Miles per gallon tells you about the energy required to accelerate a mass against the force of gravity and the other factors that inhibit forward motion. As a cyclist, you have an intuitive -- and very tactile -- awareness of the toll that hills and headwinds demand. Through the readout in The Shuttlecraft, I can see the dramatic difference between uphill and down, and any acceleration. Going down a hill, the mpg readout will max out at 99.9. Woo hoo! Going up a hill it drops to lows like 11, 9, 7, or sometimes 3. It just drains. And any short hops or stop and go driving drops the total from a creditable 30-31 down into the "sorta might be okay" upper 20s. The Focus was surprisingly no better, especially with snow tires, but the Shuttlecraft is undeniably more of a bourgeois armored personnel carrier. It's really hard to find a nice small station wagon these days but I still wish Dad had had a bit more varied taste in cars. A nice Passat wagon logging 40 mpg, perhaps.

Well, po' folks can't be choosers. In an alternate timeline, I stayed in a more built-up area and never bought a car at all. But then I'd have to live in a more built up area. Nature called.

Around here, I've fallen in with the tree huggers to try to defend a natural environment where there still is one. When I moved here, it was the country. Now, 35 years later, it's more like heavily wooded suburbia. That makes our efforts all the more important, because the economy depends increasingly on subdividing large parcels of land and increasing population density. More roads aren't being built, but the ones we have are getting a lot busier all year. Residential development is piecemeal for the most part, a house here and a house there, but larger tracts are proposed as the state grapples with a lack of "workforce housing." Workforce housing is a nice way of saying shacks for the scantily paid grunts who perform the essential but disregarded tasks of actually making civilization and the economy run. If it had existed in Annapolis in the 1980s, I might never have moved away. But Annapolis was obliterated by explosive, poorly planned development. I saw it coming and ran for the hills, literally.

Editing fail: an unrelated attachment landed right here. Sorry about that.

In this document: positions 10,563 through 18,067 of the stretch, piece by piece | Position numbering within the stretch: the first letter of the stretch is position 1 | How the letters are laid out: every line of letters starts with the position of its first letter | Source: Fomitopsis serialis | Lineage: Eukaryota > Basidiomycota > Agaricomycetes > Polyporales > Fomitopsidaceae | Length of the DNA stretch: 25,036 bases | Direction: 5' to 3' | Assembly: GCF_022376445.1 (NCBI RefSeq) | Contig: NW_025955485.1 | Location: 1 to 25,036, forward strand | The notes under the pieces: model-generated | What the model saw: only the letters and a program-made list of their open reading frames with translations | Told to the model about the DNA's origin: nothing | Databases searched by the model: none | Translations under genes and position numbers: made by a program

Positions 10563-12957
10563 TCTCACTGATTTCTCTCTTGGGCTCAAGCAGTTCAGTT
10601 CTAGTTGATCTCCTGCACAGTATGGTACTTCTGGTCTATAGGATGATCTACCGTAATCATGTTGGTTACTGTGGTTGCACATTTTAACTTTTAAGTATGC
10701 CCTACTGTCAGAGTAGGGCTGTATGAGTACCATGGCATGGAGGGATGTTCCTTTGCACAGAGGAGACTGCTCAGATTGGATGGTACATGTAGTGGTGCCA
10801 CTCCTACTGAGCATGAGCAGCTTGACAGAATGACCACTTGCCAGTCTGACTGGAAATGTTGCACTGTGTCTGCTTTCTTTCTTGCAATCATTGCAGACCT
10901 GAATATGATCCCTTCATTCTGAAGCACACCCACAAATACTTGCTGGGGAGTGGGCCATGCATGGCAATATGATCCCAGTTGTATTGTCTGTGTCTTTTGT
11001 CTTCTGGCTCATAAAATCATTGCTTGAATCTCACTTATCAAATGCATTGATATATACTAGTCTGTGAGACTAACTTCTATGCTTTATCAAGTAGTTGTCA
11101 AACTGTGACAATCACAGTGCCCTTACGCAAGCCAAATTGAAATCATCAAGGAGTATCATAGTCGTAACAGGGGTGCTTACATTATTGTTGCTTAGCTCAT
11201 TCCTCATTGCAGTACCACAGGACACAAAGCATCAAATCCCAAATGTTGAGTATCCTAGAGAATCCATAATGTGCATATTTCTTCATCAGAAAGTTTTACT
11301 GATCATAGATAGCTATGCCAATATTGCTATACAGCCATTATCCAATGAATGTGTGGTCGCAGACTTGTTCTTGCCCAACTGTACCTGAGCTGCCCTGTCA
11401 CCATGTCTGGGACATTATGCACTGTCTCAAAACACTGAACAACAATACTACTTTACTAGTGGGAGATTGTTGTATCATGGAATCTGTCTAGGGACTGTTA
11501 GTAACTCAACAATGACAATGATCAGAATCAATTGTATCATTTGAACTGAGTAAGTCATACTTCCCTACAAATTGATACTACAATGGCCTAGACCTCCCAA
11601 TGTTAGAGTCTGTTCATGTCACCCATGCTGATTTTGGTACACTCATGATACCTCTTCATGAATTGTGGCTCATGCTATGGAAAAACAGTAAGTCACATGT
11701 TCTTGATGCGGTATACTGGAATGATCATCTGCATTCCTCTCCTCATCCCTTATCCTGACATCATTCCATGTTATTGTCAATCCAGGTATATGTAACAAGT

Ironically, the tree huggers do a lot of driving. It's the norm. In rural areas, the distances demand it. In winter country, however degraded the winter might be, the weather favors a heated, enclosed vehicle, too. Some of the environmental folk have electric or hybrid vehicles, but most of us drive used, internal combustion vehicles. Their designs reflect the American norm. Mine is hardly the largest. You can only be so much of the change you want to see before you are so far beyond the leading edge of societal evolution that you're just a freak out there, with no infrastructure and no momentum of social change behind you. So for now, the environmentalists drive to work and drive to public hearings and educational presentations and off to their environmentally appreciative recreational activities.